Dilemma for two more IFs as Russian bobsledders and skaters banned by IOC
Four more Russian athletes have been banned from competing in the Olympic Games for life, as a result of allegations of institutional manipulation of doping samples at the Sochi 2014 winter Olympics.
The athletes include Sochi 2014 gold medal-winning bobsledder Aleksandr Zubkov and silver medal-winning speed skater Olga Fatkulina. The other two are bobsledder Olga Stulneva and speed skater Aleksander Rumyantsev.
They bring to 14 the number of athletes sanctioned as a result of decisions based on hearings by a commission led by Denis Oswald, the veteran Swiss International Olympic Committee member, who is probing allegations contained in the independent McLaren report into the scandal, which was commissioned by the World Anti-Doping Agency.
Zubkov responded to the ban by telling AP that the ruling was the work of “a commission which makes decisions without any basis or proof.”
He added: “The leaders were sitting there and falling asleep behind their desks when the facts and evidence from my side were being read out. They weren’t interested. These acts and decisions were drawn up beforehand, and it’s very plain to see.”The IOC said that more hearings concerning other athletes will be held over the next few weeks.
The other athletes sanctioned so far were a mixture of cross-country skiers and skeleton athletes.
With the start of the winter sports season imminent, the latest sanctions create challenges on how to respond to the IOC’s actions for the International Bobsleigh and Skeleton Federation and the International Skating Union.
An embarrassing and potentially damaging rift has already opened between the IOC and the FIS over their treatment of the six Russian skiers that were banned for life for doping by the IOC, after the international skiing federation declined to follow its lead.
Yesterday, the FIS gave the six skiers provisional leave to compete in its World Cup series, saying that it did not yet have legally-binding proof of their alleged doping.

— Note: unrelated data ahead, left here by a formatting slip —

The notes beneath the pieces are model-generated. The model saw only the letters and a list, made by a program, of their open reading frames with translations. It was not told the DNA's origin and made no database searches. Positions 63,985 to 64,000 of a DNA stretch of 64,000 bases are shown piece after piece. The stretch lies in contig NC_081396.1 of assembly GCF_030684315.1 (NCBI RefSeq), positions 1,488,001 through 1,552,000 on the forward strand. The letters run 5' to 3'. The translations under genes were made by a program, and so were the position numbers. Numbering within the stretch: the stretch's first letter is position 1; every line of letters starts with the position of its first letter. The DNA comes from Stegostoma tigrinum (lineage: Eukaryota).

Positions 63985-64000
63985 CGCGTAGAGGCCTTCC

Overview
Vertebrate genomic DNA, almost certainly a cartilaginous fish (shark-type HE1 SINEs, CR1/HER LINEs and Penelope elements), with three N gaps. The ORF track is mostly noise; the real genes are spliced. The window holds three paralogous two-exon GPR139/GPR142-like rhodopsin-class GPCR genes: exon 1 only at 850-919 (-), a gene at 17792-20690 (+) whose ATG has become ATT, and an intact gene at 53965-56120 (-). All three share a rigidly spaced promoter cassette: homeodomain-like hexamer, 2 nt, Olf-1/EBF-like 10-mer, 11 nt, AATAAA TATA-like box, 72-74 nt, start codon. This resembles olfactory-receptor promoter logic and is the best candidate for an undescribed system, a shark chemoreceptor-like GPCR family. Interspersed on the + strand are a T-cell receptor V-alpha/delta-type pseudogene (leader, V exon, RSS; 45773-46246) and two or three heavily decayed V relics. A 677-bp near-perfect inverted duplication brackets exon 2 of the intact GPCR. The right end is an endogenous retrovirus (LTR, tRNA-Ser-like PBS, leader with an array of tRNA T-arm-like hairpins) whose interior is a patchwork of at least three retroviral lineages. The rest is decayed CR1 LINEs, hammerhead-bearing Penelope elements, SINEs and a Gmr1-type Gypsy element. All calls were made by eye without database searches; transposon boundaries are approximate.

It said in a statement: “Consequently, the FIS Doping Panel is obliged to wait until the IOC Disciplinary Commission reasoned decisions are submitted with details of the evidence relied on, before it can take further actions with the cases…
“The additional investigations that have been carried out by FIS since December 2016, including examinations of previous testing and interviews with support personnel, have not produced sufficient evidence to open anti-doping rule violation cases.”
A decision on whether to allow the Russian team to participate in next February’s winter Olympic Games in PyeongChang is to be taken by the IOC executive board next month, based on the findings of a separate inquiry commission chaired by Samuel Schmid, the former president of Switzerland.
Earlier this month, Vladimir Putin, Russia’s president, waded into the debate, claiming that an announcement by the IOC that four of the six Russian cross-country skiers had been banned from the Olympics for life was part of a US attempt to undermine his country and affect a presidential election in March.
He said: “The controlling stake is located in the United States, because the main companies that order and pay for television rights, the main sponsors, the main advertisement buyers and so forth are located there.
“I have very serious suspicions that this is done to create the necessary environment, to incite discontent among sports fans, athletes, that the state was allegedly involved in these violations and is responsible for them. In response to our alleged interference in their elections, they want to create problems during the election of the president of Russia.”
Putin has repeatedly denied claims in the McLaren report of institutional manipulation of doping samples at the Sochi games. He said: “Never has there been, nor is there now and I hope there never will be a state system of doping support [in sports], which is an allegation that we are accused of.”
However, Putin did acknowledge that “certain instances [of doping abuse] are taking place just like in other countries.”
The winter Olympics held in Sochi in Russia in 2014 have been the subject of a major investigation into an alleged doping programme in the country involving over 1,000 athletes competing in summer, winter and Paralympic sports (including non-Olympic sports).
The athletes were involved in, or benefited from, manipulations to conceal positive tests between 2011 and 2015, according to the McLaren report.